Although doctors diagnosed former President Reagan with Alzheimer's disease five years after he was in office, Reagan's youngest son, Ron Jr., begs to differ about his father's memory-losing condition. In his new book, My Father at 100, the political consultant claims that his father may have shown signs of the disease three years into his first term.

CBS News reports:

To mark the 100th anniversary of the birth of Ronald Reagan, both his sons have written books about the 40th President. But brother Michael and Ron Reagan have very different ideas about their father's legacy.

Ron thinks:

He said he was alarmed by his father's performance in his Oct. 7, 1984 presidential debate with Democratic challenger Walter Mondale. He writes of that day, "My heart sank as he floundered his way through his responses, fumbling with his notes, uncharacteristically lost for words. He looked tired and bewildered."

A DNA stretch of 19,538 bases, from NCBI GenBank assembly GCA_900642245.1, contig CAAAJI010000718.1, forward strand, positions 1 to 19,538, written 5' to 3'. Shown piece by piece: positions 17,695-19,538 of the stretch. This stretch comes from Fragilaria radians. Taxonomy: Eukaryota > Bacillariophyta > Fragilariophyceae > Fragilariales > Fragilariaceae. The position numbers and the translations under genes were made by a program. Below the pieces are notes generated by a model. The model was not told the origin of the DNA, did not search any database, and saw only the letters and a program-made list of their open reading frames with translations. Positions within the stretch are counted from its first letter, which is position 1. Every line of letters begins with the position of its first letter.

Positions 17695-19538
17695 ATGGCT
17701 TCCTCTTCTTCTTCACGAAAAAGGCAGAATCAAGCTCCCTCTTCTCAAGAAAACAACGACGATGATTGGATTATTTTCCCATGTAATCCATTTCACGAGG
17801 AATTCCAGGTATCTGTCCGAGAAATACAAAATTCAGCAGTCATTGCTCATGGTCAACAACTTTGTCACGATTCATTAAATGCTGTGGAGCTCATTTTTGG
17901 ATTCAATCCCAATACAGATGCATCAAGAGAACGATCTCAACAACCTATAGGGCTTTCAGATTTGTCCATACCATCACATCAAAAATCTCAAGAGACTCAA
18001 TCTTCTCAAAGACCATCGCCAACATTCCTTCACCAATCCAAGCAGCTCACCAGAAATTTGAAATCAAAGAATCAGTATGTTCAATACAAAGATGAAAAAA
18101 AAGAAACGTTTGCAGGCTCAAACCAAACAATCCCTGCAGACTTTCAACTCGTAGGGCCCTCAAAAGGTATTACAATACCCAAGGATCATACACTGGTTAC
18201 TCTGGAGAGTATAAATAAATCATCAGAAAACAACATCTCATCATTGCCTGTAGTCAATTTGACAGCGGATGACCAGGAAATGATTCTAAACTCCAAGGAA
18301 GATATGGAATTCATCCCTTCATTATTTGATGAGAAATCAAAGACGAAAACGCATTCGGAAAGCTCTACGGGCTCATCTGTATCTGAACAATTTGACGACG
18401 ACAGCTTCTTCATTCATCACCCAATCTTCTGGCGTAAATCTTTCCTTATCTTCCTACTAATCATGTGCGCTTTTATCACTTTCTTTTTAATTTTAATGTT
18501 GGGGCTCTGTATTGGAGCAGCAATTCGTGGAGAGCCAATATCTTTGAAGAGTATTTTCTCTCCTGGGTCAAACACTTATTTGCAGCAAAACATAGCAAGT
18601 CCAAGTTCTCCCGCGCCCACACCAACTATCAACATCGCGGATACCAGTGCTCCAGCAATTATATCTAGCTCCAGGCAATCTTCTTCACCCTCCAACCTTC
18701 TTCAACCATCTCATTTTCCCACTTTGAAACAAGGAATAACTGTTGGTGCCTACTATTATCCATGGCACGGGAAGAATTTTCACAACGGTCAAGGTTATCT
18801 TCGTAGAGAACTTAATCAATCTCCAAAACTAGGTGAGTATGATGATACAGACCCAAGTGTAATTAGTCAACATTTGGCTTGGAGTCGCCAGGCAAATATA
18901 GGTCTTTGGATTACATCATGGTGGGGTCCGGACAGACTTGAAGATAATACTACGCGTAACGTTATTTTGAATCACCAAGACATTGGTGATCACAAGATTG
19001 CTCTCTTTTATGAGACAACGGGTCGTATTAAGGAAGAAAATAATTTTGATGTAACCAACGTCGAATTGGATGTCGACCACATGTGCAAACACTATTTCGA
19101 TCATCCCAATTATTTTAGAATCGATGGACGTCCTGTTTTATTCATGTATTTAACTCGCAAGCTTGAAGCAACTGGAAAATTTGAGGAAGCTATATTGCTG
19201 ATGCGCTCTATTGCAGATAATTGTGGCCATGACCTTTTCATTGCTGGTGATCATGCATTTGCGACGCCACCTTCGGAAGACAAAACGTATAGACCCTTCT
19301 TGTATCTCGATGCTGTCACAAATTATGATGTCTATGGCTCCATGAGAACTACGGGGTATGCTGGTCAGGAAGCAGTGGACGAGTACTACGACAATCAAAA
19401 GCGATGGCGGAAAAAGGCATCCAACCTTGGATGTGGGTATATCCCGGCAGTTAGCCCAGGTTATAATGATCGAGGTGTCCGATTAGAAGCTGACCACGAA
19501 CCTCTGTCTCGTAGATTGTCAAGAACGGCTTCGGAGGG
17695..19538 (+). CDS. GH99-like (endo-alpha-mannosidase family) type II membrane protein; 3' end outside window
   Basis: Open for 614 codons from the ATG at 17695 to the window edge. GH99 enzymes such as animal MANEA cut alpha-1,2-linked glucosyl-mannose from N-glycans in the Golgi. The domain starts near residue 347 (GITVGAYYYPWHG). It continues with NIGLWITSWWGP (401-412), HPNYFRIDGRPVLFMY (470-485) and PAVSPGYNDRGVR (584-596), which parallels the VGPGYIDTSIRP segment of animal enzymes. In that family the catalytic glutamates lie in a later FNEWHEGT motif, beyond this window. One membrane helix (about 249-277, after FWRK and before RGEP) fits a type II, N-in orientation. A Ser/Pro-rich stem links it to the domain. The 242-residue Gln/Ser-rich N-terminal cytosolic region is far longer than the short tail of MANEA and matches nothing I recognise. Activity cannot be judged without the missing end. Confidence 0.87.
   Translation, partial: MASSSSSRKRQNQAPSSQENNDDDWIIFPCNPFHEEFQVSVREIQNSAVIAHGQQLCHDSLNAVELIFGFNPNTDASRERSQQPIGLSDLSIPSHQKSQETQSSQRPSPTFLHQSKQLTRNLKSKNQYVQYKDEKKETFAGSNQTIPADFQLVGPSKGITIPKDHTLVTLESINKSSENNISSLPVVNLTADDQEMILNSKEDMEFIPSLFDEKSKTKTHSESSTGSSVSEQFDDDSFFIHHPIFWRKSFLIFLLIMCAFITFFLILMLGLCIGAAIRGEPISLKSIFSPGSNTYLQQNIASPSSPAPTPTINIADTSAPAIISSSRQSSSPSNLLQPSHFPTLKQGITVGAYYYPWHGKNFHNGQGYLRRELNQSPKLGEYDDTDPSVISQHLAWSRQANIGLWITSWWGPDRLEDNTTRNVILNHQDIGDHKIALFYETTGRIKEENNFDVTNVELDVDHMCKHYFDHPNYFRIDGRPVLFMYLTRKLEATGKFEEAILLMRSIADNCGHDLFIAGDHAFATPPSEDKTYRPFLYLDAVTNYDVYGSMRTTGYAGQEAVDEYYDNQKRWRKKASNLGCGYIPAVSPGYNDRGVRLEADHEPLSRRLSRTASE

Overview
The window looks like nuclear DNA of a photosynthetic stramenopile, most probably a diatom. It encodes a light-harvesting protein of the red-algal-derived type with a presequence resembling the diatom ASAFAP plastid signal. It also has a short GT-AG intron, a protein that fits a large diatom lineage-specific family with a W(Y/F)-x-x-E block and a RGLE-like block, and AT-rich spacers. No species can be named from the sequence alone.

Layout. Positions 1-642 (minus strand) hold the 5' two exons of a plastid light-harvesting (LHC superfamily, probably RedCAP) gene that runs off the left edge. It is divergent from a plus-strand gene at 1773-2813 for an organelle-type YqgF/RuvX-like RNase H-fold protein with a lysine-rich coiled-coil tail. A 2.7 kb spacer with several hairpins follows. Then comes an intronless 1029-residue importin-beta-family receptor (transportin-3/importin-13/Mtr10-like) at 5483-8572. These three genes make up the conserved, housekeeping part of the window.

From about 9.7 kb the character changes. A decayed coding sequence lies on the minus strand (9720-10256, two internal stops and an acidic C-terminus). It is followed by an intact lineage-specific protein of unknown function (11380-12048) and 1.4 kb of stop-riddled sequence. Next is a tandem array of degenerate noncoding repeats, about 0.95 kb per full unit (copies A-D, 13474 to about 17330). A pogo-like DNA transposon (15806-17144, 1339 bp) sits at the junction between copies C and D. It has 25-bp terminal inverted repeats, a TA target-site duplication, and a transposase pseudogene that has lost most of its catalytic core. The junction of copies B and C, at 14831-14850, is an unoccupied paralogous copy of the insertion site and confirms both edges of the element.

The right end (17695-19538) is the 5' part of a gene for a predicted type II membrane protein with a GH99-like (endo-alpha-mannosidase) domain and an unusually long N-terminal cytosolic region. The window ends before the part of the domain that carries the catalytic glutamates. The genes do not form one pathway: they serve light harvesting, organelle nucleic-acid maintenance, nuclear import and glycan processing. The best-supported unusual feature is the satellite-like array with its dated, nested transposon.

Nancy Reagan has not publicly commented on the claim made by her son, but the former president's eldest son, Michael Reagan, did. On Saturday he sent a message on Twitter reading, "Ron, my brother was an embarrassment to his father when he was alive and today he became an embarrassment to his mother."

What are your thoughts about the situation? There isn't too much we can do about it now, considering he was President from 1981-1989, and passed away in 2004.

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